- Young drivers struggling to get on the road could save over £730 by becoming an additional driver instead of taking out their own policy
- Average individual policy for a 17 – 24 year old now stands at over £1,275
- Additional driver policies are only for those who use a car infrequently and policyholders need to be aware of the implication of ‘fronting’
26 July 2016 – Younger drivers could be missing out on over £730 a year in savings by being insured on their own car rather than their parent’s car, according to research by comparethemarket.com. Analysis indicates that occasional drivers aged 17 – 24 would pay an average of £539 as an additional driver on the car insurance policy of a driver aged above 30, compared to the average motor insurance policy for a 17 – 24 year old, which stands at £1,275.
However, there are a number of pitfalls for the younger generation looking to get behind the wheel as an additional driver. Most named driver policies do not offer the second driver a no claims discount for when they want a policy of their own. Furthermore, being an additional driver should only be considered by those who will only use the car occasionally and are not regular motorists or commuters. If the young driver ends up using the car more than the policyholder, it could be considered ‘fronting’, which is insurance fraud.
With motor insurance premiums continuing to rise for younger drivers looking to get on the road, becoming an additional driver could be a more affordable option. The average insurance policy for a driver aged 17 -24 currently stands at £1,275, while the average policy for an over 30 year old is £441. If the more experienced, 30+ aged driver was to add a 17 – 24 year old to their policy, the average insurance premium would be just over £980. This equates to a saving of £736 for the younger driver compared to having a policy in their own name.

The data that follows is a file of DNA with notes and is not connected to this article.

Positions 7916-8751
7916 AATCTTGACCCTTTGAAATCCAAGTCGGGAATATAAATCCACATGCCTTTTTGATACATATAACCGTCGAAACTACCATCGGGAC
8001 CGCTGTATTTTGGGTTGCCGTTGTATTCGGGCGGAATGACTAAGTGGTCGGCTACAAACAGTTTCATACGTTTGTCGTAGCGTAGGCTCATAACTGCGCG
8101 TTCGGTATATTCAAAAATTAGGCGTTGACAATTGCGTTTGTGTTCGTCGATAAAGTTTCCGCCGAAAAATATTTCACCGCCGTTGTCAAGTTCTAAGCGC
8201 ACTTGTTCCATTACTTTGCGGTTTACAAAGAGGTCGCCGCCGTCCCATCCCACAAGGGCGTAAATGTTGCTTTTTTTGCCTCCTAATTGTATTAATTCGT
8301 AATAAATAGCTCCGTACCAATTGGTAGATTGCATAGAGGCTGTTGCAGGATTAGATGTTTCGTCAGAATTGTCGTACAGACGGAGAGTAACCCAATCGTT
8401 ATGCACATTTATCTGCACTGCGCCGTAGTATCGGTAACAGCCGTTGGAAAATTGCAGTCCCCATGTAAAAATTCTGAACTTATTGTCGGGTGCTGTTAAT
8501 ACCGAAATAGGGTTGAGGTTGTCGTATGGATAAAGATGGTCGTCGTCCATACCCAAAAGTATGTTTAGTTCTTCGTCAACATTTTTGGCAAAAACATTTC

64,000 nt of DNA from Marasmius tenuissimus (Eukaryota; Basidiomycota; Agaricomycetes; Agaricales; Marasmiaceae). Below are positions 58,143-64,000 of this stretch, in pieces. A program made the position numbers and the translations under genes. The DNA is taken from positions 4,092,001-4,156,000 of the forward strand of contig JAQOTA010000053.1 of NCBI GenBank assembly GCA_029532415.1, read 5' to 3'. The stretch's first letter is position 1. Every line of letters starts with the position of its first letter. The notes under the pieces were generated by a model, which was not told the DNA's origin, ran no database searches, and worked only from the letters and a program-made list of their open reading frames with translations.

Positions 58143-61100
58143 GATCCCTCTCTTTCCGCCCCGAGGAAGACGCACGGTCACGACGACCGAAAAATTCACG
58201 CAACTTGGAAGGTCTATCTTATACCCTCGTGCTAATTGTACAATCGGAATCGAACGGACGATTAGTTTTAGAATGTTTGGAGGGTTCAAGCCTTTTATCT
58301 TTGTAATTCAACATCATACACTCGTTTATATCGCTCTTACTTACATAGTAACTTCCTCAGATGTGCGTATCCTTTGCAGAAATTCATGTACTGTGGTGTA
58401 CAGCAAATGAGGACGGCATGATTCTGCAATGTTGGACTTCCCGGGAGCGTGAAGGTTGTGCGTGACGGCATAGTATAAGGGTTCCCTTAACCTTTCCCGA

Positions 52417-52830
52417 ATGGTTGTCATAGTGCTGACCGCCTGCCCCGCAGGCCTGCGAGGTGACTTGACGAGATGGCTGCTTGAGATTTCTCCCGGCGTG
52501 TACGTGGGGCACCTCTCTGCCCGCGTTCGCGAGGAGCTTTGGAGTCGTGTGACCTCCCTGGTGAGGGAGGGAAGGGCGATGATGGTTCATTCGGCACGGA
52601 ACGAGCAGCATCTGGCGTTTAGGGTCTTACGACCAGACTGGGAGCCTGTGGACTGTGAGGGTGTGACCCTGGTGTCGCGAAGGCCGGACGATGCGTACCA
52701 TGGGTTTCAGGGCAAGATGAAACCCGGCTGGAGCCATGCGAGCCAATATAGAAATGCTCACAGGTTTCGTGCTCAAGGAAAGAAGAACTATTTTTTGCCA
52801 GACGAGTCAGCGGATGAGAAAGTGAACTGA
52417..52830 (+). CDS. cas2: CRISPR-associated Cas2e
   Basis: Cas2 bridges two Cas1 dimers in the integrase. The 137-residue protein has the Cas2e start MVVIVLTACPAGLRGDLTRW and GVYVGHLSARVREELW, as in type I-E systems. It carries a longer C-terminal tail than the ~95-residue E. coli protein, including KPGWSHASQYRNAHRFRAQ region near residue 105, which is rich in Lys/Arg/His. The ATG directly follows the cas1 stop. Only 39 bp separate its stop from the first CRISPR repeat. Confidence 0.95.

Comparethemarket.com’s most recent Premium Drivers index found that motor insurance premiums have risen by more than 12.5% in the year to May for drivers aged 17 – 24. The steady rise in motor insurance costs has led to some premiums going above £1,275.
Dan Bass, Head of Motor at comparethemarket.com said:
“For those occasional drivers who want to get on the road but struggle with the huge premiums associated with being a young driver in the UK, becoming an additional named driver on a more experienced drivers policy is a very cost-effective option. Average annual motor insurance premiums have reached unprecedented levels – over £1,275 for 17 – 24 year olds in May – which is unaffordable for a large portion of that age-group.
“However, the £736 saving does come at a cost and should be carefully considered before being exercised. Most policies do not give the additional driver a no claims discount, which could turn a number of drivers away from taking a policy of that type. Most importantly, regular motorists or young people who drive to work will need to take out a policy of their own. The ‘fronting’ rules mean that any additional driver using the car more than the policyholder could render the entire agreement invalid as well as breaking the law and there is a danger any claims would not be paid. Additional drivers need to exercise caution when considering this as an option to get on the road.”